VILNIUS — Twenty-one years after the Baltic Way united Estonia, Latvia and Lithuania with a human chain to protest against the Soviet occupation, a new monument commemorating the event was unveiled in Vilnius.
On Monday President Dalia Grybauskaitė, Prime Minister Andrius Kubilius, Speaker of the Seimas Irena Degutienė, former President Valdas Adamkus and Sąjūdis leader and European Parliament member Vytautas Landsbergis attended the unveiling ceremony for the monument, a brick wall painted with the colors of the Lithuanian flag and silhouettes of people cut out next to Vilnius Pedagogical University.
“Baltic Way — a work of the people, the Baltic Way — a people of hope and faith, the Baltic Way — a symbol of freedom and unity, the Baltic Way — a future of our nation,” Grybauskaitė said at the ceremony.
Although representatives of the Latvian and Estonian governments were present, the monument focuses on the Lithuanian contribution to one-third of the Baltic Way human chain. The project is being partly funded by the reservation of the bricks, which people can pay 25-50 litai (€7.25-€14.50) for to get their name on the wall as a contributor. Already 97 percent of the bricks are reserved.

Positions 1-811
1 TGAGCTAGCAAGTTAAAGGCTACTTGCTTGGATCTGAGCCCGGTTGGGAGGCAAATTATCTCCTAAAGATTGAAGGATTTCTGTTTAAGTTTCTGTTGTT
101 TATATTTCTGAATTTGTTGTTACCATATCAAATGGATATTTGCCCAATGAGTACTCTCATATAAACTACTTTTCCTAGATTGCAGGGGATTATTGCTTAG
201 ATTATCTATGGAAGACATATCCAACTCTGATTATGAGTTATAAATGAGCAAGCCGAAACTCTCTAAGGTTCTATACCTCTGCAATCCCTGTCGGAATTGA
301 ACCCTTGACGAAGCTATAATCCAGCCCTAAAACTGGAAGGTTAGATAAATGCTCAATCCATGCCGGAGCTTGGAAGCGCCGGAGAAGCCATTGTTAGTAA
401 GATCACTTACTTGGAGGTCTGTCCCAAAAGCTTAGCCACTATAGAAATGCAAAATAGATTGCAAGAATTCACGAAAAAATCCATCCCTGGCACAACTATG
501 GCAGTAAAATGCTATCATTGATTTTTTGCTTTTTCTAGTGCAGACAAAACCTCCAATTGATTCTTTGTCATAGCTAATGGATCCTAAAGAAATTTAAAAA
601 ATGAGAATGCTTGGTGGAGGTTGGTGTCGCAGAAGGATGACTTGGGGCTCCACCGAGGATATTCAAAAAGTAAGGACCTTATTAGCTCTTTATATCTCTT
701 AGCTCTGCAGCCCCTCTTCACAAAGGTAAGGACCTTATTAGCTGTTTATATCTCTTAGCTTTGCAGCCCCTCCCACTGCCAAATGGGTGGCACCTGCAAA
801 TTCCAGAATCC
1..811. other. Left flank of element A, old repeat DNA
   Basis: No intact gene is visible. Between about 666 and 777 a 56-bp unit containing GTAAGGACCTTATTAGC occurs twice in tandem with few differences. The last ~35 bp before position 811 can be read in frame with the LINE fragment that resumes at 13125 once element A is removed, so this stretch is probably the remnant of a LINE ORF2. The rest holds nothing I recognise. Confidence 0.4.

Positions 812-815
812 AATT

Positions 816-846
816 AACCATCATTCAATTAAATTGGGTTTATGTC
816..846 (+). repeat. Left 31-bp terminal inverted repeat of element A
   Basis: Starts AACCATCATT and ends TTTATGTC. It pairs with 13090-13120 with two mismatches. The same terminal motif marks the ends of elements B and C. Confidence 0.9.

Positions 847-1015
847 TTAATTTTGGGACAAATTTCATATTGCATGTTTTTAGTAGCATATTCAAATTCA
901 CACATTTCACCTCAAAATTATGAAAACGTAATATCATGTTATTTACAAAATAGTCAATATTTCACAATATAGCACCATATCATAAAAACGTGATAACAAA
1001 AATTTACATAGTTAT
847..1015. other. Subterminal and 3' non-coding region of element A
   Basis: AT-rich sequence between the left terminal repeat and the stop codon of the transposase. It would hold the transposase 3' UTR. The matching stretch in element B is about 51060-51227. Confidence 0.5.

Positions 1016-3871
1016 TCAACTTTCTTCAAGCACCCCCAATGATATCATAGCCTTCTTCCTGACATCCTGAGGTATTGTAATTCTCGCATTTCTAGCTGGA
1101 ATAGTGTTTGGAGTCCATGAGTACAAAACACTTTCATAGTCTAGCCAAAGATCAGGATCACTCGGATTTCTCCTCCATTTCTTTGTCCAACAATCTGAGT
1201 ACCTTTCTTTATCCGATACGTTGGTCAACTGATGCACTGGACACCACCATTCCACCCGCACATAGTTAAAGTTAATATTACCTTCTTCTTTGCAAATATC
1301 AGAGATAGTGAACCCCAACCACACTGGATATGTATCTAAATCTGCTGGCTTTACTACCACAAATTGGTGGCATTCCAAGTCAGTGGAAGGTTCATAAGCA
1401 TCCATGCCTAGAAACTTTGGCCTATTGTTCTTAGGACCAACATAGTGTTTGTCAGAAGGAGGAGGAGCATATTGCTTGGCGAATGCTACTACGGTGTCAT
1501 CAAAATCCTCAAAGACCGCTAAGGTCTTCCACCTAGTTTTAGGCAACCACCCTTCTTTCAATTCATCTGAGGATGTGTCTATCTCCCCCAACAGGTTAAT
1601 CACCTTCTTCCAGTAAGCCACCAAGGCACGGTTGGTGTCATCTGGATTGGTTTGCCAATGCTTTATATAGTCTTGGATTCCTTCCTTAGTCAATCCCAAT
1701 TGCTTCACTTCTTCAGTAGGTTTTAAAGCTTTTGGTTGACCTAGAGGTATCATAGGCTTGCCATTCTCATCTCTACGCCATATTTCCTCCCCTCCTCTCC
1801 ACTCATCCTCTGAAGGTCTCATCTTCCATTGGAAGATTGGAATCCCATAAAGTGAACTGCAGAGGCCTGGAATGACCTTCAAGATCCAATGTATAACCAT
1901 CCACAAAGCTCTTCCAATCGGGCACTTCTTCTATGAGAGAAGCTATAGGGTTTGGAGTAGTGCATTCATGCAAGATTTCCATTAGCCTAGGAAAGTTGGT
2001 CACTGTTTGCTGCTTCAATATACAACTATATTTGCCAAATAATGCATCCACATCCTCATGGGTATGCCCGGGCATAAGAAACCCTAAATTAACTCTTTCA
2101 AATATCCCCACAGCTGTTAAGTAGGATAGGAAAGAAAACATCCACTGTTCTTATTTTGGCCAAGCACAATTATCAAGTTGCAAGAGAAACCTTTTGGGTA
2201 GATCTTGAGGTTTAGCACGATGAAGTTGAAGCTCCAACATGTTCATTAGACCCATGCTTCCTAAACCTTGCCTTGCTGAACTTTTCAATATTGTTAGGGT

“This sculpture, just like the ‘Baltic Way’ created unanimously by the Lithuanian people 21 years ago, is a collective creation – everyone can contribute to the project and get a special brick which will be put in the sculpture. Each brick will be the in the colors of the Lithuanian flag and the name of the person who has contributed to the sculpture will be stamped on each brick,” a press release from the project coordinators says.
Why the Baltic Way is important
On August 23, 1989 some 2 million residents across the Baltic states joined hands as part of a non-violent protest action calling for restoration of independence for the three nations. Called the Baltic Way, it was a show of solidarity against years of occupation by the Soviet Union and was organized and coordinated by the pro-independence movements in all three countries.
Baltic residents formed a 600 km long human chain that stretched from Toompea in Tallinn to Cathedral Square in Vilnius, crossing Riga and the Daugava River en-route.
The protest took place on the fiftieth anniversary of the signing of the Molotov-Ribbentrop pact, which divided Eastern Europe into spheres of influence of the U.S.S.R and Nazi Germany and lead to World War II and the occupation of the three Baltic states.
Following the demonstration the Soviet Union declared the secret protocols null and void. Six months later, Lithuania became the first Soviet republic to declare independence from Moscow and Latvia and Estonia soon followed suit.
For more information about the monument, visit its website.
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